A Response

See "Thus Spake Noam" by Jeffrey C. Isaac and his counter-response

I was intrigued by Jeffrey Isaac's article, which quotes my demonstration of the moral bankruptcy of an argument that had been proposed (not by governments) for the NATO bombing of 1999. The demonstration proceeds by adopting the principle on which the argument rests, and constructing a point-by-point analogue that leads directly to a conclusion so transparently absurd that any sane person must instantly reject it. The relevant difference between the original argument and the analogue is that the former deals with the crimes of an official enemy, the latter with our own. As the book to which he refers discusses in detail, the analogue is actually considerably stronger than the original, but we can put that aside. Isaac makes no effort to challenge the argument, because he knows that it is valid.

Isaac understands that a reductio ad absurdum argument does not lead to acceptance of the absurd conclusion, but he is unwilling to recognize that it also leads to rejection of the untenable premise. That he cannot accept, because he wants to make selective use of the morally disgraceful premise with regard to the crimes of others (though not our own). He tries to evade his dilemma by lying systematically about my actual views, always by innuendo only. I will mention a few examples, but an interested reader can easily determine that the same conclusion holds for every case that even verges on fact.

(1) "What he says is that these conclusions follow straightforwardly if we assume that the rationale for intervention in Kosovo was 'something more than apologetics for state violence'."

Here the lie is transparent, because it is contradicted by the very passage he cites. Irrelevantly, it is also explained in more detail in the discussion from which he extracts it.

(2) "Chomsky makes no policy-relevant distinctions between the circumstances surrounding the Indonesian government's brutal repression of East Timor and those attending Milosevic's brutal policy of 'ethnic cleansing'."

The two main chapters of the book provide a detailed account of innumerable "policy-relevant distinctions" based primarily on extensive documentation from sources Isaac naturally prefers to ignore: U.S. government, OSCE, U.N., Human Rights Groups, the most respected scholarship and journalists, etc. The conclusions are that in the case of East Timor there were simple ways to reduce -- indeed, terminate -- the violence, namely, by withdrawing our active participation in it, as was revealed, dramatically, after the country was virtually destroyed; and in the case of Kosovo the official arguments were plausible but so ugly that Isaac feels he has to evade them and defend a morally disgraceful one to justify his apparently reflexive support for state violence.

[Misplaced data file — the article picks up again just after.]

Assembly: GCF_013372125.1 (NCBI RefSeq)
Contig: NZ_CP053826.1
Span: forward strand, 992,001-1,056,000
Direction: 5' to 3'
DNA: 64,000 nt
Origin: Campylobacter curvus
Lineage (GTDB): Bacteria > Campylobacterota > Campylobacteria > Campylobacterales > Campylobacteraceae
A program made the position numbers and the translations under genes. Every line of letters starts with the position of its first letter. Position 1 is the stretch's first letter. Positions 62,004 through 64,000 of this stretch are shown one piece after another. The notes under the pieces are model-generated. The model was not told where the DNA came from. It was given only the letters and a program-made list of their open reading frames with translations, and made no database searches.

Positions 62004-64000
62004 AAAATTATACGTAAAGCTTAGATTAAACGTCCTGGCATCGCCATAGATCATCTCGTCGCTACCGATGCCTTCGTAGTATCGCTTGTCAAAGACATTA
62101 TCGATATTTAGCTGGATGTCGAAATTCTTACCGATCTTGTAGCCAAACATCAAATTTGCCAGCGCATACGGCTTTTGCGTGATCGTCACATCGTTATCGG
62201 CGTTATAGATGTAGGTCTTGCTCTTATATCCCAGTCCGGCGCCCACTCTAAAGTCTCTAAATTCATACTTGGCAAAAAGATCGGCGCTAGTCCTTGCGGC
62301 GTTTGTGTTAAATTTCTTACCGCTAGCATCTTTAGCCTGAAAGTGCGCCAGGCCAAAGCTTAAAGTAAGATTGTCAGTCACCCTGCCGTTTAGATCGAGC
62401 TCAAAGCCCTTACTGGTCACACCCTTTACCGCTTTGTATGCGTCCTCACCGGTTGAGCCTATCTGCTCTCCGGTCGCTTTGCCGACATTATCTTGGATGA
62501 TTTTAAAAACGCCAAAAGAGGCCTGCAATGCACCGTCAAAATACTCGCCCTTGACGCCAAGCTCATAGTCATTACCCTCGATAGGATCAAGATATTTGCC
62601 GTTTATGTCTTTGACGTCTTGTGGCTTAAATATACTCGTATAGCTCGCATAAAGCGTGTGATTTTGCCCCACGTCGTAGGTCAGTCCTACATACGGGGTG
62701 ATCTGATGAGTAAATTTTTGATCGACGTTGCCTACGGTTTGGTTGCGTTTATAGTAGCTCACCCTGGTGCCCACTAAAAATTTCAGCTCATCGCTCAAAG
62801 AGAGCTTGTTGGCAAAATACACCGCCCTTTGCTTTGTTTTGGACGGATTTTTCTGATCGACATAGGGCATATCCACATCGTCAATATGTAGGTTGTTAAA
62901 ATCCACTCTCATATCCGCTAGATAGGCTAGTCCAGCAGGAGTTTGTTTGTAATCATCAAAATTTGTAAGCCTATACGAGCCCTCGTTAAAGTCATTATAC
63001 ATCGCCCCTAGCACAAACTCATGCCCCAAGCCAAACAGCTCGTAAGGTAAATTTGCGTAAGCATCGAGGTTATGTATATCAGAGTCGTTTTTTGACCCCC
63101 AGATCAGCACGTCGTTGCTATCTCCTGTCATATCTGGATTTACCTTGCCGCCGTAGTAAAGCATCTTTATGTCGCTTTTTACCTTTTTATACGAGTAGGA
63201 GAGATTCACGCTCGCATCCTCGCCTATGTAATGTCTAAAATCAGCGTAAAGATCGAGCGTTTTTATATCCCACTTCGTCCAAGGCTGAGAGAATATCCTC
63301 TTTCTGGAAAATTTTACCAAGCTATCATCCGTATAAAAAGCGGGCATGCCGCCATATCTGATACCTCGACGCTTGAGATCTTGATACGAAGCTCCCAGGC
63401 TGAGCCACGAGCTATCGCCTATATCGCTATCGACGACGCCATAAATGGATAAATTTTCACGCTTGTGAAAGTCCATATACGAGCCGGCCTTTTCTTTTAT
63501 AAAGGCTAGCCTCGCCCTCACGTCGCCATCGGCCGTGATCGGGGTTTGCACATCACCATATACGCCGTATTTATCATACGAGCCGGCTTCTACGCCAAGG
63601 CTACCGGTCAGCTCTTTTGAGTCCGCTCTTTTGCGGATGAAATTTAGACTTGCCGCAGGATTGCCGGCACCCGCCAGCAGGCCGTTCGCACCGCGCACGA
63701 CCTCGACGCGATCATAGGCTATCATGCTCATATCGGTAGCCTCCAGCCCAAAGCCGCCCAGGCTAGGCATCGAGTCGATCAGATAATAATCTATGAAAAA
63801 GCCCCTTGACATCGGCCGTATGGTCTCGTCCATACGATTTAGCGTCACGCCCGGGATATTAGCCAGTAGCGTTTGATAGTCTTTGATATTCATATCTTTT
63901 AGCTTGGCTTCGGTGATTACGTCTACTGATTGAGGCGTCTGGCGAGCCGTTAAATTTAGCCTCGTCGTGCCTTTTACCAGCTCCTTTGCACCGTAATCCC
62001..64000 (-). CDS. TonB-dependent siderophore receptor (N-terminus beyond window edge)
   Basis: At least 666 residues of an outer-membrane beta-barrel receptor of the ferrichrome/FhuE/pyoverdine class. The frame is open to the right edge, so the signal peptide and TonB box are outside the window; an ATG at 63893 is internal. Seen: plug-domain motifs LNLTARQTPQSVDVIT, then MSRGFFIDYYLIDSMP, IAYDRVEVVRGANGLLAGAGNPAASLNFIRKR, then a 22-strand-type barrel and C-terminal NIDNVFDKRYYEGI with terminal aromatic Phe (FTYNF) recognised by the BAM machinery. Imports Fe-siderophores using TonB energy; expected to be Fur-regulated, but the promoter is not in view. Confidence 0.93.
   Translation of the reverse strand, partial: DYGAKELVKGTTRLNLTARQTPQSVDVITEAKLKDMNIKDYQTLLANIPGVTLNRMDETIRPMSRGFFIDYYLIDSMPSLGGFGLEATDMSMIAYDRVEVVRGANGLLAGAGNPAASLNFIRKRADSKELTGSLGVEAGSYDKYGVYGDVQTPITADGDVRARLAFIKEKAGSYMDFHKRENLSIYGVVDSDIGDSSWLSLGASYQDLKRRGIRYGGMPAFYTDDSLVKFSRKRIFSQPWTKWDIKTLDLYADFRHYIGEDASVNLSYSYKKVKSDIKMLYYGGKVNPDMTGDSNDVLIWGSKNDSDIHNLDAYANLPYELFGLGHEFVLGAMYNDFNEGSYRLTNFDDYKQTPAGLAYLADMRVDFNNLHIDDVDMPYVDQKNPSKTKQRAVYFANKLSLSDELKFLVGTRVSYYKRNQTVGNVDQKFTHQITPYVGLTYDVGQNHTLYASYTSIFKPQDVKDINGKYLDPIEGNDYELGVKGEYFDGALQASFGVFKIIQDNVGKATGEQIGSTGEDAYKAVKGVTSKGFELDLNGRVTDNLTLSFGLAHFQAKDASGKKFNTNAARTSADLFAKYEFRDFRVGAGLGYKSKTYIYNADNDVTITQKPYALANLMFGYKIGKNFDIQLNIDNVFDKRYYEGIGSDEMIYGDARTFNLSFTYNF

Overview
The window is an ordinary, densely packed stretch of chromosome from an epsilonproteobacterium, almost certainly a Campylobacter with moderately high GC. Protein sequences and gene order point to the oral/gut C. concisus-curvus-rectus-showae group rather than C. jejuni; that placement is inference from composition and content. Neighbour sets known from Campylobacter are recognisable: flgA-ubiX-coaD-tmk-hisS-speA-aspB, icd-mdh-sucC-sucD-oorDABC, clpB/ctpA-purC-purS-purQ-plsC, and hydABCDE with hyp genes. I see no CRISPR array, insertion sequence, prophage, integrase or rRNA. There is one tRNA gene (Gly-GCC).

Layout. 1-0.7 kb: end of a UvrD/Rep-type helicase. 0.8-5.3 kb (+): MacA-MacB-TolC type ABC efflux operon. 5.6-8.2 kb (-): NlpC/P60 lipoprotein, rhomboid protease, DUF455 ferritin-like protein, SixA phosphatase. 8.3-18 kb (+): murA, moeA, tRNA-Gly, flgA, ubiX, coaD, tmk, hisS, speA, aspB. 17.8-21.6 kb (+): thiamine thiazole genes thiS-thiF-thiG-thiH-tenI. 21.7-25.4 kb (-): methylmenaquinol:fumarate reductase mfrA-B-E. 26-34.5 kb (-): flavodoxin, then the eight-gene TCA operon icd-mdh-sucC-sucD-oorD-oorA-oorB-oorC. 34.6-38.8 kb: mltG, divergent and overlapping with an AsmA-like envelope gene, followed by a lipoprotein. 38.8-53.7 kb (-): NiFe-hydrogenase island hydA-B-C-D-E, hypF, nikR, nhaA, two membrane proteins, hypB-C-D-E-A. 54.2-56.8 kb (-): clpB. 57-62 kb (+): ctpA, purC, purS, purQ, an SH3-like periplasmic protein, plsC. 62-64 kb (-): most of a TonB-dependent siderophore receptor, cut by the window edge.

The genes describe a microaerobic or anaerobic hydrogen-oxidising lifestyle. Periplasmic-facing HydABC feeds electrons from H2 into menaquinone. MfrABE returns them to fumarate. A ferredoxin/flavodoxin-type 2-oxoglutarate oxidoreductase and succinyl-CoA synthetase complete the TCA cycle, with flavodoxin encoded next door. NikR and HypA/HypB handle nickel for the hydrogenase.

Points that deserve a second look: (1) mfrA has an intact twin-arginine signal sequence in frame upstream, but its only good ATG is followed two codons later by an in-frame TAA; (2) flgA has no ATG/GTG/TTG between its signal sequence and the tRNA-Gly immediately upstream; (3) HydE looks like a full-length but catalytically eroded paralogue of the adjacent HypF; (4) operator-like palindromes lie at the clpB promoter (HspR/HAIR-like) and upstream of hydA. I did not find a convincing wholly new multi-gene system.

(3) "Ever the moralist, Chomsky fails here, as elsewhere, to say anything about how this result might be brought about in a reasonable way."

As Isaac knows, I have written many books and articles about how these results "might be brought about." True, he does not regard the proposals as "reasonable," though he is careful not to say why -- one can assume, because the answers would tell us too much about him.

The remainder is just a series of childish fabrications, random shots without even a hint of evidence or argument. No person of even minimal moral or intellectual integrity would engage in such practices.

One can appreciate Isaac's distress over the revelation of his inability to construct a justification for his support for state violence in one of the cases discussed, and more strikingly, of his culpability for the massive atrocities in the analogue. Even his efforts to defame without evidence pale into insignificance in comparison with the cold savagery with which he views his own passive acquiescence in what he knows -- or can easily discover -- to be perhaps the worst slaughter relative to population since the Holocaust, peaking in the late 1970s, continuing since, escalating again from early 1999, and continuing today in ways that we would condemn with justified fury if Serbia were the guilty party. The basis for these conclusions is elaborated in the central chapter of the book to which Isaac alludes, and in the sources cited there that have been readily available throughout these terrible and ongoing crimes for which we bear crucial responsibility from their earliest days.

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